subdwarf stars, and (6) help calibrate the white dwarf mass - radius
relation.

FGS 11870

Calibrating FGS1R's Optical Field Angle Distortion (OFAD), Second
Epoch

This proposal gathers the data needed to calibrate the optical field
angle distortions in FGS1r to the level of accuracy required for
astrometry science. Selected stars from the galactic cluster M35 are
repeatedly observed in POSITION mode by FGS1r with F583W filter at a
variety of spacecraft pointings and telescope roll angles. Ideally the
observations are to occur at a time when this ecliptic star field is
near the anti-sun direction so that HST's roll angle is unconstrained.
Unfortunately this is not possible under two gyro operations.
Therefore, the observations in this proposal are somewhat very
constrained in roll. However, this test should suffice as an adequate
update to the original FGS1r OFAD that executed in December 2000. For
each visit, the desired telescope pointing is specified by POS TARG
and ORIENT special requirements.

FGS 11704

The Ages of Globular Clusters and the Population II Distance Scale

Globular clusters are the oldest objects in the universe whose age can
be accurately determined. The dominant error in globular cluster age
determinations is the uncertain Population II distance scale. We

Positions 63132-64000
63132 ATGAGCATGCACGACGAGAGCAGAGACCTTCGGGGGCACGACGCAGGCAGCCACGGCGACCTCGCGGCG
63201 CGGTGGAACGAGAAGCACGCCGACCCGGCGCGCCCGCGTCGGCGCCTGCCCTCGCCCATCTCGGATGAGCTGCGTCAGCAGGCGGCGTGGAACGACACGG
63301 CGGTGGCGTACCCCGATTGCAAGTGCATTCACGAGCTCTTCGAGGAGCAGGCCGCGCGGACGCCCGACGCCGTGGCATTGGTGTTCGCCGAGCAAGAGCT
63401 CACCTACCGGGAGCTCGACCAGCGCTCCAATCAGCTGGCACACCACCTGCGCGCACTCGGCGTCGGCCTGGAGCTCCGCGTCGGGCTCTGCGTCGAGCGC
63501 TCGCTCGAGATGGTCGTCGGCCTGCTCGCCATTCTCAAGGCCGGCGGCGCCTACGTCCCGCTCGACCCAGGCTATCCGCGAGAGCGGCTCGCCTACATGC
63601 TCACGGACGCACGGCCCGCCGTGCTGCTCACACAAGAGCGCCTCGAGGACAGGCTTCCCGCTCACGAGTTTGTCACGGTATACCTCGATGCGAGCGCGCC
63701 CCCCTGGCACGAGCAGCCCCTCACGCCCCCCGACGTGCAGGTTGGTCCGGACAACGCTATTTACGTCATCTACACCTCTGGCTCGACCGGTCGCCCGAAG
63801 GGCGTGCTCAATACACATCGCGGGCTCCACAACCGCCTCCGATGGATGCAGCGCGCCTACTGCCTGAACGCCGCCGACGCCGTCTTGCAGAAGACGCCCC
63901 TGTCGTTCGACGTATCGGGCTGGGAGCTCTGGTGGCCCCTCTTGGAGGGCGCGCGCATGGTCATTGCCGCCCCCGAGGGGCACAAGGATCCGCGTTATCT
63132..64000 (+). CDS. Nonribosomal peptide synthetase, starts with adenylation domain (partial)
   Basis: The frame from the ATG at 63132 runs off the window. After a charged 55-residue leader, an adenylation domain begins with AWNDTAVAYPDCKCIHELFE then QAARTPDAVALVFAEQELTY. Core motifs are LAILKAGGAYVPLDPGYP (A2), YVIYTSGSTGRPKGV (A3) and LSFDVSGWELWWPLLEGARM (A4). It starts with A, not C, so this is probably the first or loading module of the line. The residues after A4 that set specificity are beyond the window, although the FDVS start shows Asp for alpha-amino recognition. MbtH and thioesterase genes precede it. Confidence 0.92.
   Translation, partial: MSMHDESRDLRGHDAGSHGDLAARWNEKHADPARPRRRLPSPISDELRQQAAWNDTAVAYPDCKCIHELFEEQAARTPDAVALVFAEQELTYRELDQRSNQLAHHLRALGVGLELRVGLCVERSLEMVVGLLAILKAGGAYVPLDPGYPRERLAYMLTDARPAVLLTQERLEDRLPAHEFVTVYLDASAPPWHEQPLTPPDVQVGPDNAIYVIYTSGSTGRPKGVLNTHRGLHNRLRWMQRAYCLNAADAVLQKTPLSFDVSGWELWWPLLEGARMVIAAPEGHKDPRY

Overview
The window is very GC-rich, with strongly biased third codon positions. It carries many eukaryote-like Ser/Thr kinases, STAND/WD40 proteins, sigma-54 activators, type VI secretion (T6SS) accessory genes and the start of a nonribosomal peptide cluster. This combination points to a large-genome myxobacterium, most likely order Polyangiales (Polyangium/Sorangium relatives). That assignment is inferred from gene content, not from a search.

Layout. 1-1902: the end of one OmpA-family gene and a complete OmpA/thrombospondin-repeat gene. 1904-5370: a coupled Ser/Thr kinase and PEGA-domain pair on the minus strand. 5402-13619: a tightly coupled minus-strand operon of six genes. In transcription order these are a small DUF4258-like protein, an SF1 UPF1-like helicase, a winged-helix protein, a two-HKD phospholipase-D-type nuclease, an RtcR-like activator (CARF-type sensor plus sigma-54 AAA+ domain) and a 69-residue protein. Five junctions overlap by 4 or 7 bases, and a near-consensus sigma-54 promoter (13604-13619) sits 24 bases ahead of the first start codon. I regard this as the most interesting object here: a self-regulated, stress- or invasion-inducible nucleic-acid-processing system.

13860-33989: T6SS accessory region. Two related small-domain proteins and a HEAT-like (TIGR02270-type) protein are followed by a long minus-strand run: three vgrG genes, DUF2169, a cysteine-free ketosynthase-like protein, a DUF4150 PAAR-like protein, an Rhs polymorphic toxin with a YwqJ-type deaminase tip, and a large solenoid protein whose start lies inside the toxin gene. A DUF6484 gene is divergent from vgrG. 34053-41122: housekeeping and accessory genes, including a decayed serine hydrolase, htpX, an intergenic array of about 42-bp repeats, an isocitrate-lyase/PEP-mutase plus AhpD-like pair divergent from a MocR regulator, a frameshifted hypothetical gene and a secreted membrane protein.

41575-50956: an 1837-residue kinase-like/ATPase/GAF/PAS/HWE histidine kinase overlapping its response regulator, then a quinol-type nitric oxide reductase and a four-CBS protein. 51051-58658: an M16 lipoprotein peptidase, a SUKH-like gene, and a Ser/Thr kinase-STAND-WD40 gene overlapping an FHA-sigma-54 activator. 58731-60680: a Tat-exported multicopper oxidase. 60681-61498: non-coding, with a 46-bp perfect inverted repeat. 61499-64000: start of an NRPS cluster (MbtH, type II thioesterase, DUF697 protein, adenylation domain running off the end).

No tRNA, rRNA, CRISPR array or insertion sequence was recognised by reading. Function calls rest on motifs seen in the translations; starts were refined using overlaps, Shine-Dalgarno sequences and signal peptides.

propose to use FGS 1r to obtain parallaxes with an accuracy of 0.2
milliarcsecond for 9 main sequence stars with [Fe/H] -1.5. This will
determine the absolute magnitude of these stars with accuracies of
0.04 to 0.06mag. This data will be used to determine the distance to
24 metal-poor globular clusters using main sequence fitting. These
distances (with errors of 0.05 mag) will be used to determine the ages
of globular clusters using the luminosity of the subgiant branch as an
age indicator. This will yield absolute ages with an accuracy 5%,
about a factor of two improvement over current estimates. Coupled with
existing parallaxes for more metal-rich stars, we will be able to
accurately determine the age for globular clusters over a wide range
of metallicities in order to study the early formation history of the
Milky Way and provide an independent estimate of the age of the universe.

The Hipparcos database contains only 1 star with [Fe/H] -1.4 and an
absolute magnitude error less than 0.18 mag which is suitable for use
in main sequence fitting. Previous attempts at main sequence fitting
to metal-poor globular clusters have had to rely on theoretical
calibrations of the color of the main sequence. Our HST parallax
program will remove this source of possible systematic error and yield
distances to metal-poor globular clusters which are significantly more
accurate than possible with the current parallax data. The HST
parallax data will have errors which are 10 times smaller than the